A Brandon Social Security lawyer can explain that federal and state laws exist to protect disabled renters from discrimination. These laws prevent landlords from requesting medical records or asking whether an applicant has a disability or illness as a condition of moving into the unit. Additionally, these laws require landlords to provide certain accommodations for renters with disabilities at their own expense.
Definition of Disability
According to the Fair Housing Act and the Fair Housing Amendments Act, landlords may not discriminate against people who:
- have a physical or mental disability that substantially limits a major life activity
- have a history of a disability; or
- be regarded as having a disability
Disabilities include mobility, visual and hearing impairments. Disabilities also include mental illness, HIV, AIDS and mental retardation. In the case of mental or emotional impairments, the landlord must base his or her decision on the applicant’s financial stability and tenant history. He or she can only consider a mental impairment if he or she can point to specific instances of past behavior that would make the applicant a risk to others.
Prohibition on Discriminatory Questions
An attorney from a Brandon disability law firm can explain that landlords cannot ask applicants about a disability or illness. Likewise, they cannot ask to see medical records. If a disability is apparent, they cannot ask about the extent of the disability. This is because the landlord legally cannot make decisions about the manner in which the applicant would live in a way that he or she would not be able to for a non-disabled applicant.
Right to Accommodations by the Landlord
A Brandon Social Security lawyer can explain the extent of a landlord’s duty to accommodate a tenant. According to federal law, landlords must accommodate the needs of disabled tenants at their own expense when such accommodations are reasonable. This includes modifying rules, procedures or services so that a disabled tenant has equal access to them. However, an attorney from a Brandon disability law firm can explain that this duty does not mean that the landlord must accommodate every request that the tenant makes. For example, if an accommodation would seriously inhibit the landlord’s ability to run the business or that would have a significant economic impact on the business, the landlord may not be required to take it. Also, the landlord does not have to provide the accommodation in a way that mirrors the tenant’s request. For example, a tenant with a broken leg may request that an elevator be installed so that he or she can more easily access the unit. A landlord may instead offer a ground-floor unit. Another accommodation for individuals with disabilities is to establish designated handicapped parking.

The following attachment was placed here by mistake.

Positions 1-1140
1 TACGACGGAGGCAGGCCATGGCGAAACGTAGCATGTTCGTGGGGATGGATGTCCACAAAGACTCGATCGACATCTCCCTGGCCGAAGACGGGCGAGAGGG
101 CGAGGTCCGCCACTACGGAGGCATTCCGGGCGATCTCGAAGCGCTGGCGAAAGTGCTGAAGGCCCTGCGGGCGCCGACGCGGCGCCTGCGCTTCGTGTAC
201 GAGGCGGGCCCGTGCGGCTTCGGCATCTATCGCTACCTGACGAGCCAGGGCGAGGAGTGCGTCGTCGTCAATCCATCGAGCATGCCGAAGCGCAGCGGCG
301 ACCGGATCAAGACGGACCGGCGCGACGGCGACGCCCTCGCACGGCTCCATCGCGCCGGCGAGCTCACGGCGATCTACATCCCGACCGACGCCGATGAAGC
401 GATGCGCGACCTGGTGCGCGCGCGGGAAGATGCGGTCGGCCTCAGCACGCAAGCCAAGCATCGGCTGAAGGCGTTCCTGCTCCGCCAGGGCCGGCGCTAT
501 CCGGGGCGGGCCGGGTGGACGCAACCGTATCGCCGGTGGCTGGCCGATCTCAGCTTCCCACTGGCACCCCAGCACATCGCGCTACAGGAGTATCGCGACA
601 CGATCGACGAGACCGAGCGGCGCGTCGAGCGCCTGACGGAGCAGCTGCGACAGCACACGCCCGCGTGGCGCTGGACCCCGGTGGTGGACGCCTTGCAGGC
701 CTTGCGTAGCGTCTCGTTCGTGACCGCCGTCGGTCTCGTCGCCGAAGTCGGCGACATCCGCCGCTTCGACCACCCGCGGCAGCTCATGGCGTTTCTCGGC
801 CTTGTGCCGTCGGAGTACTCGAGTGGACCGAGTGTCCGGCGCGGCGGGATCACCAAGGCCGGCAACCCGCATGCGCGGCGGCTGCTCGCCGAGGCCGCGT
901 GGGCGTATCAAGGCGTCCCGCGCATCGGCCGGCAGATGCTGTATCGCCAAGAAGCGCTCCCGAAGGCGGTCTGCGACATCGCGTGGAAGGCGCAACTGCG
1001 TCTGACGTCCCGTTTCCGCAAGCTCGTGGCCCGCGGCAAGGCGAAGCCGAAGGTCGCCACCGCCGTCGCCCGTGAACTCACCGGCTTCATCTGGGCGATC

Right to Make Modifications
Another important right provided to disabled tenants is the right to make a modification at the tenant’s own expense. If such a modification is necessary for the tenant to reside comfortably and safely in the unit, the landlord is usually required to agree to this modification so long as the modification would not make the unit unacceptable to the next tenant who moves into the unit or if the tenant agrees to revert the property back to the previous condition before the modification at his or her own expense. Any modifications requested by the tenant must be reasonable. Additionally, the tenant must receive prior approval before making the modification. Additionally, the landlord has certain rights, such as the right to ask for a description of the proposal, proof that the work performed will be of a workman-like manner and evidence that the tenant has secured the necessary building permits. The landlord can also require the tenant to contribute into an interest-bearing escrow account if the modification will require future restoration.
Examples of Modifications
Some examples of modifications that a disabled tenant may request include:
- Installing a ramp so that a tenant in a wheelchair can access a raised room in the unit
- Modifying kitchen appliances so that they can be used by a tenant with a visual or hearing impairment
- Lowering countertops for a tenant in a wheelchair
- Installing door handles for a tenant who has problems with his or her hands
Proof of Need for Accommodation or Modification
Before a request for an accommodation or modification is granted, a landlord can request that a tenant’s request will address his or her needs. One of the easiest ways that a tenant can submit proof to the landlord is by having his or her treating doctor or therapist write a letter that details the request and that it will meet the tenant’s needs. The letter does not have to identify the particular disability.
For more information about the legal rights of disabled renters, contact Brandon Social Security lawyer Garry W. Miracle, Esq. to schedule a confidential consultation.